Sunday, 2 February 2014

Malta Today: Minister questions Opposition’s ‘U-turn’ on same-sex adoption

Civil liberties minister Helena Dalli interviewed in MaltaToday
Sunday 2 February 2014 - 07:30 by Raphael Vassallo

Helena Dalli: Even Gonzi, arguably more conservative than Simon Busuttil, agreed with the principle that each case should be decided on its merits, by experts, and not on the basis of sexual orientation

A volte-face by the Nationalist Party on the issue of same-sex couples has demolished tripartite consensus on the issue, and represents a step backwards in terms of national unity and equality, civil liberties minister Helena Dalli told MaltaToday.

In an interview in today's edition, Dalli said that until last December one could talk of political consensus regarding the issue of whether same-sex couples should legally be allowed to adopt children.

On two separate occasions, former Prime Minister Lawrence Gonzi had stressed that sexual orientation should not be a determining factor in adoption cases, so long as the best interests of the child are evaluated by experts beforehand.

"For the PN the important thing is the welfare of the child and that experts confirm that the child will have a loving and caring family, irrespective of the adoptive parents' sexual orientation," a spokesman for the party had revealed in January 2013.

With the Labour Party simultaneously proposing a civil unions bill and Alternattiva Demokratika favouring full marriage equality, gay rights campaigners welcomed the emergence of a tripartite consensus that adoption rights should not be based on sexual orientation of adoptive parents.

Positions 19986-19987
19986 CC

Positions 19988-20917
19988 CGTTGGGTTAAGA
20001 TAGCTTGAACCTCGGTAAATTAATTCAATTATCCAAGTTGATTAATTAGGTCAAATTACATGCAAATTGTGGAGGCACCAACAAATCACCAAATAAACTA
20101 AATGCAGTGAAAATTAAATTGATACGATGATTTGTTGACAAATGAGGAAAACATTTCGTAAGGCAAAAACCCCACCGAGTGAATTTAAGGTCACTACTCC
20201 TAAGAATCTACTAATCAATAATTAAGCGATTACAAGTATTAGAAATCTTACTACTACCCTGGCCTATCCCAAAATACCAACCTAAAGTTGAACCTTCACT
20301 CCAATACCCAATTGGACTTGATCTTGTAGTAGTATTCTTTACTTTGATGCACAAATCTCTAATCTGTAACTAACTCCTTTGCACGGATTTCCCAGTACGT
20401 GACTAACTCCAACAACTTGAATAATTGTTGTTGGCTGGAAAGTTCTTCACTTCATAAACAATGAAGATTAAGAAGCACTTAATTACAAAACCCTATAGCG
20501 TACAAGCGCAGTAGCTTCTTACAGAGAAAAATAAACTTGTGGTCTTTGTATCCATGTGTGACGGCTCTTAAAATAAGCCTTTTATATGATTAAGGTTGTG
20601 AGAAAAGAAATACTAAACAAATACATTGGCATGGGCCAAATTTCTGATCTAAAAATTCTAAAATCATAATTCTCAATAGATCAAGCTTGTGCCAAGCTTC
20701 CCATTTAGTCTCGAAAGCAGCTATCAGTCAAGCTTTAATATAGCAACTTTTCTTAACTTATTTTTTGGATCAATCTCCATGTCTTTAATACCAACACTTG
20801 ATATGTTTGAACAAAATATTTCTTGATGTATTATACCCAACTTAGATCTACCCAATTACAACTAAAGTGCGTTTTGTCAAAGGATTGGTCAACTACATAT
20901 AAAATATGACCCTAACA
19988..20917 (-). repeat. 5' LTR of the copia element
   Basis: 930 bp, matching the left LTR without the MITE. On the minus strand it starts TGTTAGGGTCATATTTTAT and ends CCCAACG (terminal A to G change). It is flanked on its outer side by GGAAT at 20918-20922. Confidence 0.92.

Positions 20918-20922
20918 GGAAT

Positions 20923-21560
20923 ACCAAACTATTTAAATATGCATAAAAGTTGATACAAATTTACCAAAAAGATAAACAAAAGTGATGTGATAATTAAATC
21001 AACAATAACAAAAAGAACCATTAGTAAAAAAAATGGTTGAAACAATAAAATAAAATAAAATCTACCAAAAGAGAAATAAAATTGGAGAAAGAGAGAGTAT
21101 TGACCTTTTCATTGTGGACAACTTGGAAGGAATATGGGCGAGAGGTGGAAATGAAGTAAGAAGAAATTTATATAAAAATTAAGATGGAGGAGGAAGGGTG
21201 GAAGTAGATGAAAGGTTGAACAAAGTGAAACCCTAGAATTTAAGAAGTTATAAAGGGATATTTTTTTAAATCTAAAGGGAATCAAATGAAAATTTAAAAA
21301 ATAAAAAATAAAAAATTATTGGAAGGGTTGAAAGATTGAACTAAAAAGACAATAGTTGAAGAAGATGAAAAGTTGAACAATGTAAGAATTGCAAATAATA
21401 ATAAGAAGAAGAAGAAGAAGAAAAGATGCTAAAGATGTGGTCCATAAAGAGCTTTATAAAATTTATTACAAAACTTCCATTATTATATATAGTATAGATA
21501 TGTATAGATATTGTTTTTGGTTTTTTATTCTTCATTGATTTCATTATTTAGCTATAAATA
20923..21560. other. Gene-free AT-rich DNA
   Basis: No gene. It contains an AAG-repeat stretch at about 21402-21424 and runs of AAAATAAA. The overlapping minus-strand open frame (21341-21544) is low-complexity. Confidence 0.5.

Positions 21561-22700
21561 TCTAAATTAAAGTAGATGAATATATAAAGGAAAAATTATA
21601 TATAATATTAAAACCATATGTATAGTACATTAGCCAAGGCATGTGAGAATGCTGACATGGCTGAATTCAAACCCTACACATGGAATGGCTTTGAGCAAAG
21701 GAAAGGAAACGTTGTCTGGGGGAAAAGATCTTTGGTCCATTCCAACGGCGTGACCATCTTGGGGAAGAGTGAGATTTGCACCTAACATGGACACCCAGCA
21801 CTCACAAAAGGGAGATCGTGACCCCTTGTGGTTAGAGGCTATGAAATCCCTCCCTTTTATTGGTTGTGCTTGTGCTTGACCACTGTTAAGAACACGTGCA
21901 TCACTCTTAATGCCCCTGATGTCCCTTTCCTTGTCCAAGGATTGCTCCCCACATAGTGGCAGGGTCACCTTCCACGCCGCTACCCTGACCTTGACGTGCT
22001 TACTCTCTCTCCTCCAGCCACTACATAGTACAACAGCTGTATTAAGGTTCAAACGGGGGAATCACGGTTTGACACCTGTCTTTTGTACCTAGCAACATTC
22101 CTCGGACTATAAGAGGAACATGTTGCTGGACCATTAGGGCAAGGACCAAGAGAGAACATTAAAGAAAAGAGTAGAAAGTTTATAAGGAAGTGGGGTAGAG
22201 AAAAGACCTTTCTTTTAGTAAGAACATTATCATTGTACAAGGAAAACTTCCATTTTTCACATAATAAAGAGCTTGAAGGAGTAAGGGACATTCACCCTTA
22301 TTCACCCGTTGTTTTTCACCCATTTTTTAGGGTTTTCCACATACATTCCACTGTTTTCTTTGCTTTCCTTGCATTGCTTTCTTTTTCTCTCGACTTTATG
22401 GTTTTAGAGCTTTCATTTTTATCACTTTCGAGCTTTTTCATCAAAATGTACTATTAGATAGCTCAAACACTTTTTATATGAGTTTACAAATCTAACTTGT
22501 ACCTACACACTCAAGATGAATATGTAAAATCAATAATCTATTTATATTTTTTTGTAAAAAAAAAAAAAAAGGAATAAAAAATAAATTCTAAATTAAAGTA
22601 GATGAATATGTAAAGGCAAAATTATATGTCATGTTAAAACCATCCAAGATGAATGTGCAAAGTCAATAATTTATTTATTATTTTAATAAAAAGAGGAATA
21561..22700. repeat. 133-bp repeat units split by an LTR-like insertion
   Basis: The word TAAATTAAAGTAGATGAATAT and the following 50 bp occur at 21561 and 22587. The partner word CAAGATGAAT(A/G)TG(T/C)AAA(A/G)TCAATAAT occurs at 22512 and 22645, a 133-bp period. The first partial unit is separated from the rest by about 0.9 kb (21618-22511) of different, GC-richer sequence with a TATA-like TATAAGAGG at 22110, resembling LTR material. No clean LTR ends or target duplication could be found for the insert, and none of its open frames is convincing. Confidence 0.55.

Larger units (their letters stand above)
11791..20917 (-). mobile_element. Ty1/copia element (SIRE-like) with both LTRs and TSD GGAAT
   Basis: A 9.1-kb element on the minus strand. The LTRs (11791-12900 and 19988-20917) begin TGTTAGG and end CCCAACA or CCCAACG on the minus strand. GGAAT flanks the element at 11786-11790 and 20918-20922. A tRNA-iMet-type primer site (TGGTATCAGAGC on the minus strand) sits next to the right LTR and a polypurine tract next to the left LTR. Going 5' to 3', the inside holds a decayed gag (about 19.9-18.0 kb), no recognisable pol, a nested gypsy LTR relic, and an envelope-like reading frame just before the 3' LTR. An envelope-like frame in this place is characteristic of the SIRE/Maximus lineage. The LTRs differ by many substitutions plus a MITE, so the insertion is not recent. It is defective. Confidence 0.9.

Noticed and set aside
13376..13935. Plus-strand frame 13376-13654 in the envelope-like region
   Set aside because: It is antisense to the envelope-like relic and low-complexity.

But with its insistence, since last December, on a social impact assessment of the effects of same-sex adoption across the board, Helena Dalli claims that the PN has changed tack under new leadership and now pursues a more confrontational line.

"Even Gonzi, who was arguably more conservative than Simon Busuttil, agreed with the principle that each case should be decided on its merits, by experts, and not on the basis of sexual orientation. Joseph Muscat agreed also, and for once there was, or seemed to be, consensus on this issue. It seems we have taken a step backwards since then."

But opinions differ on the precise direction of this 'step'. The Nationalist Party officially endorsed the civil unions bill, albeit with reservations, last October; and Busuttil in parliament described this decision as a "a step forward from the past, when, maybe, not enough was done in this sector by the party."

Secretary-general Chris Said later confirmed that the Opposition was committed to supporting the bill through to the second reading stage, but said that support for the third and final reading would be conditional on certain amendments.

The PN has subsequently tabled a list of proposed amendments, but these do not prima facie concern adoptive rights at all. There has since been no formal change to the policy approved last October.

Nonetheless, individual opposition MPs have likewise signalled a change of direction. Last month former finance minister Tonio Fenech declared he would oppose the bill on the grounds that it permitted same-sex adoption.

"If I had to vote on the current civil unions bill, I would vote against because it gives gay couples the right to adopt - a principle which the Nationalist Party disagrees with," Tonio Fenech said on Radju Malta'sGhandi xi Nghid.

"As a result, I would not be inconsistent with my party's stand, and would vote against the current civil unions bill."

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